Table 2

Comparisons of genus abundance between infected and uninfected samples, using the Mann-Whintey Wilcoxon test

 

Mean Relative Abundance

  

Genus

Infected

Not infected

W

P-value

P-adj

Alloiococcus

0.237

0.155

1198

0.071

0.227

Anaerococcus

0.004

0.013

801

0.137

0.274

Bifidobacterium

0.010

0.004

975.5

0.969

0.970

Corynebacterium

0.141

0.162

946

0.842

0.970

Enterobacteriaceae _unclassified

0.003

0.043

864

0.343

0.534

Finegoldia

0.015

0.013

1166

0.113

0.263

Haemophilus

0.032

0.104

709

0.020

0.095

Lactococcus

0.013

0.016

898.5

0.227

0.398

Moraxella

0.009

0.002

976

0.970

0.970

Neisseria

0.001

0.011

667

0.001

0.020

Peptoniphilus

0.009

0.003

1176.5

0.081

0.227

Propionibacterium

0.058

0.018

1315.5

0.006

0.042

Staphylococcus

0.101

0.061

964.5

0.959

0.970

Streptococcaceae _unclassified

0.027

0.043

871.5

0.417

0.583

P-values < =0.05 (with and without false discovery rate correction) are bolded.

Discussion

This study is the first to survey and describe the microbiota of the nasopharynx in healthy adults during a rhinovirus challenge. We found a highly complex microbiome that varied between individuals, and significant differences in two genera (Neisseria and Propionibacterium) between infected and not infected individuals. Strengths of our study include a controlled rhinovirus study, longitudinal analyses, and use of high-throughput sequencing technology. Limitations include the modest sample size and sequencing depth.

The results from this survey have been compared to the results of the microarray study [22] using the same NLF samples. Due to the design of the microarray study, it can only detect the presence or absence of bacterial species on the panel included, while the 16S method is able to determine relative abundance of all bacteria in the sample. We can only compare the number of mismatches in those genera that the microarray was able to detect (n = 8). Out of the total 96 samples, the percent of samples which were detected in one study but not the other ranged from 4% to 53% in each genus. These results can be due to two aliquots from the same NLF sample extracted using two different methods. It could also be due to the microarray detecting species in very low abundance because of enrichment due to PCR.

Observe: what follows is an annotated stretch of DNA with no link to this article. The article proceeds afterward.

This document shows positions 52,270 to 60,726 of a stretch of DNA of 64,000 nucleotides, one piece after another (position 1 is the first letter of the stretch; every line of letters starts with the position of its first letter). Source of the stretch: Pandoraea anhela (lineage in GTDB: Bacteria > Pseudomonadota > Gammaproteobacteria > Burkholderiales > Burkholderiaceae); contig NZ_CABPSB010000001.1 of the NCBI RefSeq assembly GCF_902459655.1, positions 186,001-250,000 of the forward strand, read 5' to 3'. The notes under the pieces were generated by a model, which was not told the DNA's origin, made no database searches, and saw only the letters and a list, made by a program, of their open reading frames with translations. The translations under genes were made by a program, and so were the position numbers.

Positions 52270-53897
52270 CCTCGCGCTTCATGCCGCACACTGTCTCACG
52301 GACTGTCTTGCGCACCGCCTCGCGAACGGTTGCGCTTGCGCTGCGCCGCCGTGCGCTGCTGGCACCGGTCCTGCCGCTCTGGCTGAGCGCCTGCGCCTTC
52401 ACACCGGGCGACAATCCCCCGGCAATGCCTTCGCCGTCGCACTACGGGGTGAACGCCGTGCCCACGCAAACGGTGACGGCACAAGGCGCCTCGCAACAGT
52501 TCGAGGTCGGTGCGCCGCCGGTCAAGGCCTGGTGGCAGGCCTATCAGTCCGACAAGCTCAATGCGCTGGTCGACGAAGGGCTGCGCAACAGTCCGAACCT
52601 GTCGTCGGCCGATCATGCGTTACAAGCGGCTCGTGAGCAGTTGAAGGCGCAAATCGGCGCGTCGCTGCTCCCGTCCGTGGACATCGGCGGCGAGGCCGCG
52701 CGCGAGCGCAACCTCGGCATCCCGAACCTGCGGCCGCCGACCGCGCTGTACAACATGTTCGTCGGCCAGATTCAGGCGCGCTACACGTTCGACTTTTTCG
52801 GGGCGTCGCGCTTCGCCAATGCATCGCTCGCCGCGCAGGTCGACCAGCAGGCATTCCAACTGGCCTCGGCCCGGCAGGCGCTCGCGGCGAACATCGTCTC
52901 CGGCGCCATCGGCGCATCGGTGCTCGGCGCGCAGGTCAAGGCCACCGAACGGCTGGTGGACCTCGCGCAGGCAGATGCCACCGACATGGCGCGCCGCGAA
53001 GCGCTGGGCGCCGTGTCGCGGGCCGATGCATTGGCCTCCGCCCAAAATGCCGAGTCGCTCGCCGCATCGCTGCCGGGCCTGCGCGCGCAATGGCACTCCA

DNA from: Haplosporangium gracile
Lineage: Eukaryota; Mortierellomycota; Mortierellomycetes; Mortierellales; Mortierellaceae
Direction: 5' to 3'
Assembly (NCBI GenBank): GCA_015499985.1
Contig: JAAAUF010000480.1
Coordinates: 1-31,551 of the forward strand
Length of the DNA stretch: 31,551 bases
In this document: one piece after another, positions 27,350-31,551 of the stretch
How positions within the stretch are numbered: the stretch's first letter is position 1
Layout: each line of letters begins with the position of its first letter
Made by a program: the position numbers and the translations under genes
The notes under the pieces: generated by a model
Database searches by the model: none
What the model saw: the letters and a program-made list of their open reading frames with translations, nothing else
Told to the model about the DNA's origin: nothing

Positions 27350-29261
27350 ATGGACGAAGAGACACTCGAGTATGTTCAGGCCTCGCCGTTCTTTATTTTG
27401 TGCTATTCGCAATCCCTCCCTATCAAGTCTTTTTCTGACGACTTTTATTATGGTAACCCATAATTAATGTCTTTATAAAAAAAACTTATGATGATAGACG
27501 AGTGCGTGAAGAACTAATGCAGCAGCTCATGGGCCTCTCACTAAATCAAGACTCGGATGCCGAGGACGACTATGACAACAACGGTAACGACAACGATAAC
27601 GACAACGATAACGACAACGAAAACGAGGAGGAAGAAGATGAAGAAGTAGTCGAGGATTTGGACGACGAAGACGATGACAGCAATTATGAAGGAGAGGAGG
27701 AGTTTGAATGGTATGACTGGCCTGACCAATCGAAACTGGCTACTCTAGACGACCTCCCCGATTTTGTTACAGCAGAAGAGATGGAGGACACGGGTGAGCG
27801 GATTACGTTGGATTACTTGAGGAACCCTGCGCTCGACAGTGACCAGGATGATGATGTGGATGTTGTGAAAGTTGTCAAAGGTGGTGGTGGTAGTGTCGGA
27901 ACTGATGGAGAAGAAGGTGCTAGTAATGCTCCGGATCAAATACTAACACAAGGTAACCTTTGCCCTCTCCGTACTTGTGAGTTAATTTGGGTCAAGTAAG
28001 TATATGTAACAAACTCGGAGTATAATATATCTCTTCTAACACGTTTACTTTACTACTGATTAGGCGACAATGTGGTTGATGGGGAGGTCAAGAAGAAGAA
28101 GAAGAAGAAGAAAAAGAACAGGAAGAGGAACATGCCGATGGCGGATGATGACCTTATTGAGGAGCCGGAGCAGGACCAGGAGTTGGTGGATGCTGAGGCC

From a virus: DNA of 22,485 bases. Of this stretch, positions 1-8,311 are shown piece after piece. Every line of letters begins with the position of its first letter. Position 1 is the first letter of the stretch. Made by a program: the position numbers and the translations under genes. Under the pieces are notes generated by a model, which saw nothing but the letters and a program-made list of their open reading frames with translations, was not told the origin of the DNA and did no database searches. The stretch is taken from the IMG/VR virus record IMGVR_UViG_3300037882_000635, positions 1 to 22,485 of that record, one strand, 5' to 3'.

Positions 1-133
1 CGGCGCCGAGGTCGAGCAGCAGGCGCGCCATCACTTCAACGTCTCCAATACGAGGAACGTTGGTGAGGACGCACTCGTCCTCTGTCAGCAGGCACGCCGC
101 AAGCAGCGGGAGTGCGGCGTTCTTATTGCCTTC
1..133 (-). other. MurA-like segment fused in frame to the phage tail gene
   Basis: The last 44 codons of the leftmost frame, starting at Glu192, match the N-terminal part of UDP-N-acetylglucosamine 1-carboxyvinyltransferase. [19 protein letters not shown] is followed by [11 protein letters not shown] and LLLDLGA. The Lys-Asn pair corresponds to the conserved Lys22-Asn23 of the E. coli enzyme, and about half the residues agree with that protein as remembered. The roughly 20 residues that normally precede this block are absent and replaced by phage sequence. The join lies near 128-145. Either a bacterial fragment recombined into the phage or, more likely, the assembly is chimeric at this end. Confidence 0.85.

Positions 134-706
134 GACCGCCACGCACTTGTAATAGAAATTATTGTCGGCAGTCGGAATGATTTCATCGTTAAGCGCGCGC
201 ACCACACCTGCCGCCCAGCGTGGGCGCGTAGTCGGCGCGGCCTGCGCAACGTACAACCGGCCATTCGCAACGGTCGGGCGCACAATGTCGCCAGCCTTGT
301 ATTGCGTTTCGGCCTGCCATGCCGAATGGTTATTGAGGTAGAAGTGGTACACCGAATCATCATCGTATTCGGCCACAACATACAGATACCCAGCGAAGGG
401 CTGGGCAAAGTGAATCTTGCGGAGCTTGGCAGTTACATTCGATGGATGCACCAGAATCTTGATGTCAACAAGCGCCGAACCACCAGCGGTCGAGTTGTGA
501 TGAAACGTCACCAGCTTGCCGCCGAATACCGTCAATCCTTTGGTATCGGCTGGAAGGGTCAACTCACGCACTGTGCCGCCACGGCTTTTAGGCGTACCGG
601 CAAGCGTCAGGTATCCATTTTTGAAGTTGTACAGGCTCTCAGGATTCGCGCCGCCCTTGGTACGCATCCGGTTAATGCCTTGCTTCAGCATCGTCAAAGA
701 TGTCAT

Due to the level of complexity of the nasopharyngeal microbiota, it is possible that significant changes in the bacterial community before, during, and after infection could likely be detected with deeper sequencing and/or recruiting more subjects. Some large changes in relative abundances of phyla within individuals at close time points were observed. It will be important to investigate whether these reflect true biological fluctuations in this dynamic ecological niche or low microbial density via greater sequencing depth. Additionally, using true shotgun metagenomics and taxonomic classification [36] to distinguish bacteria at the species level may allow significant changes in pathogenic and opportunistic bacteria during infection to be discovered. Information on the species level is especially important because, in numerous cases, there are pathogenic and commensal bacteria within the same genus, for example, Haemophilius influenzae, a known pathogen, and its closest phylogenetic relative Haemophilus haemolyticus, a commensal bacterium [37, 38].

PCoA of the nasopharyngeal microbiota samples along with samples from various other body habitats shows logical clustering with similar locations throughout the URT. The nasopharynx, adenoid, ear, hair, and nostril samples all formed a single large cluster. While this cluster was distinct from the separate clusters formed by the gut and oral samples, there was not a clear differentiation between the other body sites. Bacterial niches in close proximity have some sharing of bacteria due to physiological events like sneezing and nose blowing [3941], which could help to explain the overlap between the microbiota of the nasopharynx and other proximal body habitats. Differences in age and health status of subjects along with season of sample collection may impact results. Participants in the Costello, et al. study included healthy adults, with two samples collected during June and two during the following September [34]. Adenoids in the Ren, et al. study were from children undergoing adenoidectomy, collected year round [24]. Demographic data was not accessible because these were discarded surgical specimens. NLF samples in our study were collected during the fall season in healthy adults. Future studies will need to sample complementary niches in the URT to understand coordinated changes of bacterial communities in response to viral infection.